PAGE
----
Changes in body language and decision-making skills are common signs of depression at work.

How to Identify and Address Signs of Depression at Work

The responsibility of a manager is to ensure that processes are followed correctly, but the responsibility of a leader is far more fundamental. By focusing on motivation, communication and team-building within the workforce, an effective leader can keep the entire team unified and driven towards a common goal.

One of the biggest challenges to this endeavour comes when an employee begins suffering from a mental illness. This condition might not be immediately apparent, but with some understanding of the factors at play, the leader can learn to identify the key signs of depression at work – and make the appropriate adjustments to the work environment in order to relieve symptoms.

An invisible adversary

Unlike many physical conditions and disabilities, mental illness in an employee can go unnoticed by colleagues and supervisors for long periods of time. If workplace anxiety and depression goes unaddressed, the resulting loss of productivity can disrupt job performance dramatically. Recent studies in the United States found that up to 15 million Americans suffer from these symptoms – significantly affecting their careers.

The Centers for Disease Control and Prevention (CDC) estimates that 200 million workdays are lost each year in the US due to depression alone, costing employers between $17 billion and $44 billion in productivity and insurance payments. Moreover, depression can easily affect company heads as well; a separate study found that nearly half of all entrepreneurs had personally suffered from depression.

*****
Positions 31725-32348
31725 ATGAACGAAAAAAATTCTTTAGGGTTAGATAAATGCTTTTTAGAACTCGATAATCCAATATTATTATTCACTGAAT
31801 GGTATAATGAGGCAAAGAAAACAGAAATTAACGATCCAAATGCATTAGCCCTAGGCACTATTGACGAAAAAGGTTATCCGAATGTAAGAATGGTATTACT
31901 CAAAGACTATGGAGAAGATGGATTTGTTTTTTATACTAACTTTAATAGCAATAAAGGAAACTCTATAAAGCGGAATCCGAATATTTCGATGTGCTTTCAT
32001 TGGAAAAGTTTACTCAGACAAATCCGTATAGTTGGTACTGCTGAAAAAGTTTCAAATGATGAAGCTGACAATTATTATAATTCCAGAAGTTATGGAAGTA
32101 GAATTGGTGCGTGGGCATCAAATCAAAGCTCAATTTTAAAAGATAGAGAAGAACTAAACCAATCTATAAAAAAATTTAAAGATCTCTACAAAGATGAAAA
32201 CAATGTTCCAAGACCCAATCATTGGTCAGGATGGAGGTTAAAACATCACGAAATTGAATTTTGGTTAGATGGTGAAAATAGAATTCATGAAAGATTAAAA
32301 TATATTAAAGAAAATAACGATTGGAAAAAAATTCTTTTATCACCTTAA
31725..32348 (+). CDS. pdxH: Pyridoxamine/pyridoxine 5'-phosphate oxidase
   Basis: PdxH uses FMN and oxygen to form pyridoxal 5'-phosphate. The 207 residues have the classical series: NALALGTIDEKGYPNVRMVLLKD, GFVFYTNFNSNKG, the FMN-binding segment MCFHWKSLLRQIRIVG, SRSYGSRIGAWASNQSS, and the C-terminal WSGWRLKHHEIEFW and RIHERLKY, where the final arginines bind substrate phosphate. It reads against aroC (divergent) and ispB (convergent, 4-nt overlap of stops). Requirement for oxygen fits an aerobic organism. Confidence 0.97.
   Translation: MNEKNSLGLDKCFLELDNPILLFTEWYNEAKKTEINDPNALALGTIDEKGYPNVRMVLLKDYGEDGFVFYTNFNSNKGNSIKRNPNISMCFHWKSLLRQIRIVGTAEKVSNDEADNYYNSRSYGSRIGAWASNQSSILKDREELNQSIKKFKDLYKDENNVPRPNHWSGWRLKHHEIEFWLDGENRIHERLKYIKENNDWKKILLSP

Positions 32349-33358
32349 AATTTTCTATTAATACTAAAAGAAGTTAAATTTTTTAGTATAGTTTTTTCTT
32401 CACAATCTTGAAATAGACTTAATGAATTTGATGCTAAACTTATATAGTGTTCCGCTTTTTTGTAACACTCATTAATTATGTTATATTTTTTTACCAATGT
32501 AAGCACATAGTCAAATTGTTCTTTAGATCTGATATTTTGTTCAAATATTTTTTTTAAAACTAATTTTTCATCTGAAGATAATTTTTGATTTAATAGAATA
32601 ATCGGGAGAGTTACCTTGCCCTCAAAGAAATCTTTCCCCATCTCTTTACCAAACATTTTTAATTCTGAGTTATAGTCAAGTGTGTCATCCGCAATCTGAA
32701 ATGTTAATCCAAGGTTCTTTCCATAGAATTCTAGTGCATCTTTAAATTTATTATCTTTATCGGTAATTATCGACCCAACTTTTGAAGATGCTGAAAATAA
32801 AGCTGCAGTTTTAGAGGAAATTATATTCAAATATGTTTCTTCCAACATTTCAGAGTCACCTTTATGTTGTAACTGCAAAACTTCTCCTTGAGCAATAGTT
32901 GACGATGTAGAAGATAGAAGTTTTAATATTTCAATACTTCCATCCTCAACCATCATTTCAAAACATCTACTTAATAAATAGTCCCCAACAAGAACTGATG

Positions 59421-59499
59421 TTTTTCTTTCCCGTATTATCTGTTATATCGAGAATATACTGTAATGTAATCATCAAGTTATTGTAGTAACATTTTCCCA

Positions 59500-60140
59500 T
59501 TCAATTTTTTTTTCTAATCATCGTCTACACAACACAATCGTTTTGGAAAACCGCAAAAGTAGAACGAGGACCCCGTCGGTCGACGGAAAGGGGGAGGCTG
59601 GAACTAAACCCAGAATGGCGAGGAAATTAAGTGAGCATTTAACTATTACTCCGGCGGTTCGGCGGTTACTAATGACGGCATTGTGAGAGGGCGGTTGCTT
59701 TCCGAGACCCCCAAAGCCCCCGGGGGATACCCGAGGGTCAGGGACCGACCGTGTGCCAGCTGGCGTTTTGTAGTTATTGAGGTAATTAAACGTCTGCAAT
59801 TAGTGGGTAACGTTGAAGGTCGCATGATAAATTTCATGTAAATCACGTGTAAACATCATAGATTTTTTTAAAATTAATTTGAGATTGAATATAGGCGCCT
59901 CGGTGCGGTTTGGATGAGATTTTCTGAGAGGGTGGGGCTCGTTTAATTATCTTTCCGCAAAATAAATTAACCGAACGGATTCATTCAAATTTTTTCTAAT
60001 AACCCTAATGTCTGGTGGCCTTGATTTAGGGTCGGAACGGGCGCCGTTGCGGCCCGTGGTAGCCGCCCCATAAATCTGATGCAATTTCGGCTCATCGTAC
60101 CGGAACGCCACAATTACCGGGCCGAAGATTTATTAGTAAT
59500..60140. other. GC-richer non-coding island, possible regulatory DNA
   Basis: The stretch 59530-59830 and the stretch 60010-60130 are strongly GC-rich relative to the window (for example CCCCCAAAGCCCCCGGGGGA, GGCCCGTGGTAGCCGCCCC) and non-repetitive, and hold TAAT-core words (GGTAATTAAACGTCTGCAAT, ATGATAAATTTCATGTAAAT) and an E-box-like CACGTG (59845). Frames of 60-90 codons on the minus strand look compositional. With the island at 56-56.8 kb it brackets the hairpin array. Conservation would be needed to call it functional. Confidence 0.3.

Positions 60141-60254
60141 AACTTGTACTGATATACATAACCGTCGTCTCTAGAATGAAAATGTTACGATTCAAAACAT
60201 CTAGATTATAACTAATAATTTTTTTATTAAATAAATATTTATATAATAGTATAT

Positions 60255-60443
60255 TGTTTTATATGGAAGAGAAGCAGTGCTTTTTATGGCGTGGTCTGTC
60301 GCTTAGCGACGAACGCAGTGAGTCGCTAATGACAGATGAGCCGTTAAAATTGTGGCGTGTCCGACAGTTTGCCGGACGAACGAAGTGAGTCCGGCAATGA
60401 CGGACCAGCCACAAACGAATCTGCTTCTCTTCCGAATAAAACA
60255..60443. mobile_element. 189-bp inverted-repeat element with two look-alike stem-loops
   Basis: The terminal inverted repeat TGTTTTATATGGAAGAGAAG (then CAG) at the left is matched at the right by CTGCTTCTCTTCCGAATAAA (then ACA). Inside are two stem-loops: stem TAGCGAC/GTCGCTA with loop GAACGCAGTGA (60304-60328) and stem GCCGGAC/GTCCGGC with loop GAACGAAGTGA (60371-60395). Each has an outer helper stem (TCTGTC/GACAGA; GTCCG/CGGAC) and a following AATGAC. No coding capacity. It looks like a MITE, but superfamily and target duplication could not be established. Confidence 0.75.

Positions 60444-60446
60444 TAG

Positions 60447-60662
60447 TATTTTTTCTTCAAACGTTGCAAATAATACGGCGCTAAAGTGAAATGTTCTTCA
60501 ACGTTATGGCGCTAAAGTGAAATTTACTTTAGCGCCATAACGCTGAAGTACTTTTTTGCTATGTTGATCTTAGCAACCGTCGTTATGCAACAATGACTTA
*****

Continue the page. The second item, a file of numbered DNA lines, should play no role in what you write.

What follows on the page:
How to determine the signs and symptoms of depression

A diagnosis of depression can only come from a health professional, but there are plenty of indirect signs that you (or a fellow employee) may be suffering from depression. These include:

  • Sadness, anxiety or moodiness
  • Changes in appetite or sleep patterns
  • Frequent fatigue
  • Failure to concentrate on tasks, make decisions, or remember events
  • Uncooperative behaviour
  • Poor judgment or work performance
  • Neglect of safety issues, leading to workplace accidents
  • Low morale
  • Substance abuse
  • High rates of sick days
  • Absenteeism from work

If several of these symptoms are observable for at least two weeks, it may be worth initiating a conversation about mental health. Note, however, that depression can manifest itself in a variety of ways, and a person may be suffering from its effects even if they do not display all of the symptoms listed above.

As a general practice, the best way to monitor the mental health of your employees is to check in with them often, show sensitivity to their feelings, and create a safe environment for them to talk with you privately about any personal difficulties they may be having.

Underlying causes of workplace anxiety and depression

Good mental health requires a delicate balance to maintain, both in terms of personal behaviour and also the surrounding environment. Employees may find themselves at higher risk for job-related mental stress if their workplace experience is characterised by the following factors:

  • A very high (or very low) level of demand placed upon them
  • Unhealthy work conditions
  • A remote or isolated work environment
  • Inadequate support from other team members or from management
  • Poor workplace relationships and/or harassment
  • A sense of injustice regarding personnel movement within the organisation